Mr Meringnage applied to the Victorian Civil and Administrative Tribunal (VCAT) for orders under the Equal Opportunity Act 2010 (Vic) against three parties — a recruitment agency, a defence technology company and the Commonwealth. The Commonwealth sought to be removed as a party to the application, on the basis that VCAT lacked jurisdiction to make the orders sought against the Commonwealth.
That objection was founded on the decision in Burns v Corbett (2018) 92 ALJR 423, in which the High Court held that a body that is not a “court of a State” within the meaning of Ch III of the Constitution cannot exercise judicial power in matters within the scope of ss 75 and 76 of the Constitution (being matters in “federal jurisdiction”). A matter in which the Commonwealth is a party is a matter within s 75(iii) of the Constitution.
VCAT referred three questions of law to the Court of Appeal. The first question was whether VCAT was a “court of a State”. The Court answered that question “no”. The second question was whether the orders sought by the applicant involved an exercise of judicial power. The Court answered that question “yes”. The final question was whether, in light of the answers to the first two questions, VCAT had authority to decide the application against the Commonwealth. The Court answered that question “no”.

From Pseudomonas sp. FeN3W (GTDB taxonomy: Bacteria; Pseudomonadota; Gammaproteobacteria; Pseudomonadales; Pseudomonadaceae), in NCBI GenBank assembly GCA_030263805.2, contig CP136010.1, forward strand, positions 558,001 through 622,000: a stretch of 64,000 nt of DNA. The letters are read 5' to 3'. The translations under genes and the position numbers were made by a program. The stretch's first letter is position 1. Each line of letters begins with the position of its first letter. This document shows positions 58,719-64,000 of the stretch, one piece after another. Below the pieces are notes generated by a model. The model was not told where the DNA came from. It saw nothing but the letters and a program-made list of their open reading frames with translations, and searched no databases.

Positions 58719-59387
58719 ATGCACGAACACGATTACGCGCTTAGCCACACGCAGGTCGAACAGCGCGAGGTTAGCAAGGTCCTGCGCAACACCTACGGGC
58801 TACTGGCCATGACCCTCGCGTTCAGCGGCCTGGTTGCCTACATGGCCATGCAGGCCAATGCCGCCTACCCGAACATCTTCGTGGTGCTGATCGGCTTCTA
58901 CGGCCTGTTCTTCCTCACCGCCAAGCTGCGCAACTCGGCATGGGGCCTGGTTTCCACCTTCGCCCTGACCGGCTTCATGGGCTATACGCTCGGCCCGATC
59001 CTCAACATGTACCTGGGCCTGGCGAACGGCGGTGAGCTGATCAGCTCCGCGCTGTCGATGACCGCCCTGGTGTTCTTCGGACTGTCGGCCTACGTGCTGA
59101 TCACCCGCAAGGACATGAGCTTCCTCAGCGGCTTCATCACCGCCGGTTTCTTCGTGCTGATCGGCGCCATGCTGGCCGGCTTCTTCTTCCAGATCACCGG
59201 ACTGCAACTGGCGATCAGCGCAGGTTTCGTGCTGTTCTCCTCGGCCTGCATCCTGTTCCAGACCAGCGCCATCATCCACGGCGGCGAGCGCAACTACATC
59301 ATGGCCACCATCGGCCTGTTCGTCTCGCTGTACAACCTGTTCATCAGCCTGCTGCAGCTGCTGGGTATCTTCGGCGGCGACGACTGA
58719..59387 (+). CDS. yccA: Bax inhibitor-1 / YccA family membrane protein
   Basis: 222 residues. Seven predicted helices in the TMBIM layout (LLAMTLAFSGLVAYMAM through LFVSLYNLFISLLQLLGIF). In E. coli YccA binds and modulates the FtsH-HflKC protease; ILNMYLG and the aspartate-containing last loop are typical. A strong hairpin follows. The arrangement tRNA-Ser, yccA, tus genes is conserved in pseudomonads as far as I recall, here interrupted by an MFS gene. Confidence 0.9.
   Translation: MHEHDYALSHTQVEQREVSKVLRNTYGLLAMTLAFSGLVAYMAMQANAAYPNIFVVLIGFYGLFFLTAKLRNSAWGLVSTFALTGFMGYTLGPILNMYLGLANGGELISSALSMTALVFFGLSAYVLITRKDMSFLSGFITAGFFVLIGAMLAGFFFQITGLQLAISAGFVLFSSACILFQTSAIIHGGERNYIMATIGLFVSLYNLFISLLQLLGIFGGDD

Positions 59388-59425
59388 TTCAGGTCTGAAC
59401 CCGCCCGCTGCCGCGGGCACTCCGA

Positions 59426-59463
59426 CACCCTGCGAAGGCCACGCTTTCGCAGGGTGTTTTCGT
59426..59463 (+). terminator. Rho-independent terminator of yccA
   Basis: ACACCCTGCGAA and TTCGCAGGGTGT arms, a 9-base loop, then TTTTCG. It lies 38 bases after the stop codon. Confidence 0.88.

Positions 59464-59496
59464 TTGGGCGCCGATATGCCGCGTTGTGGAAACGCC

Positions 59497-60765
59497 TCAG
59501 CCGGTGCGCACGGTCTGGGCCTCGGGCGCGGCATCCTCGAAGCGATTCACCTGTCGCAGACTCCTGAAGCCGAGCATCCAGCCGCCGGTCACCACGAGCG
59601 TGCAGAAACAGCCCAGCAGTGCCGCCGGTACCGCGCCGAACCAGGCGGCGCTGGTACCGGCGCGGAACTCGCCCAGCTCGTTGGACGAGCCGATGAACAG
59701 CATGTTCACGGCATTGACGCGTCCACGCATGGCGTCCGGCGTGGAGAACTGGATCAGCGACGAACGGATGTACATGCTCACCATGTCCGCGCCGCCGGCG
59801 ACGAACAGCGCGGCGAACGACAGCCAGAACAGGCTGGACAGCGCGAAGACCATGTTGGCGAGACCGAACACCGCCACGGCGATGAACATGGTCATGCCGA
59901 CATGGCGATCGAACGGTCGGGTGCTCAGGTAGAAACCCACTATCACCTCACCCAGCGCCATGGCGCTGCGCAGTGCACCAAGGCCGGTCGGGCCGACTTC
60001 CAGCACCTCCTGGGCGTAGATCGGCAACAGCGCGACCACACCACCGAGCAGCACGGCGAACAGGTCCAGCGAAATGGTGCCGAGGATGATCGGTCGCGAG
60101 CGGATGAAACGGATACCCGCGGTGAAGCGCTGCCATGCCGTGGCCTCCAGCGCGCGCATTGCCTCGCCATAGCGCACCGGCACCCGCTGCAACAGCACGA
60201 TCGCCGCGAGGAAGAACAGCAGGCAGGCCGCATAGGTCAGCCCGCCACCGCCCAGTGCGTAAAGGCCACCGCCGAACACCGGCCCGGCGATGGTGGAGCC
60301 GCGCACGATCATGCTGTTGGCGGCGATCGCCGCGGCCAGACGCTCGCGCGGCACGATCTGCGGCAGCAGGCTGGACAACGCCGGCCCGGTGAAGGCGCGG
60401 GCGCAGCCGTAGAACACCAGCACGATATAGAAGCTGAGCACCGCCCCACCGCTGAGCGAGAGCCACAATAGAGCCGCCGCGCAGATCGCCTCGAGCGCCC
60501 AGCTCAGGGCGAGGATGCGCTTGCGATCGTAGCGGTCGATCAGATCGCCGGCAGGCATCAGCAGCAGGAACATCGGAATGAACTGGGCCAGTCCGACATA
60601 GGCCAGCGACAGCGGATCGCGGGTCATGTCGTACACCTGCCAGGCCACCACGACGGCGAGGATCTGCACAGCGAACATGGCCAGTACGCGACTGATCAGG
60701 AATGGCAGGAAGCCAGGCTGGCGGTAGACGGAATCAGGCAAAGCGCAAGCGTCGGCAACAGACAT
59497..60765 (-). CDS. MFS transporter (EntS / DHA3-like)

The outcome has important consequences for VCAT’s jurisdiction. The answer to the first question means that VCAT cannot exercise judicial power in any of the matters identified in ss 75 and 76 of the Constitution. That includes matters between residents of different States (s 75(iv) — as in Burns v Corbett), matters in which the Commonwealth is a party (as in Mr Meringnage’s case), and matters in which a federal defence is raised (s 76(ii) — as in Qantas Airways v Lustig (2015) 228 FCR 148).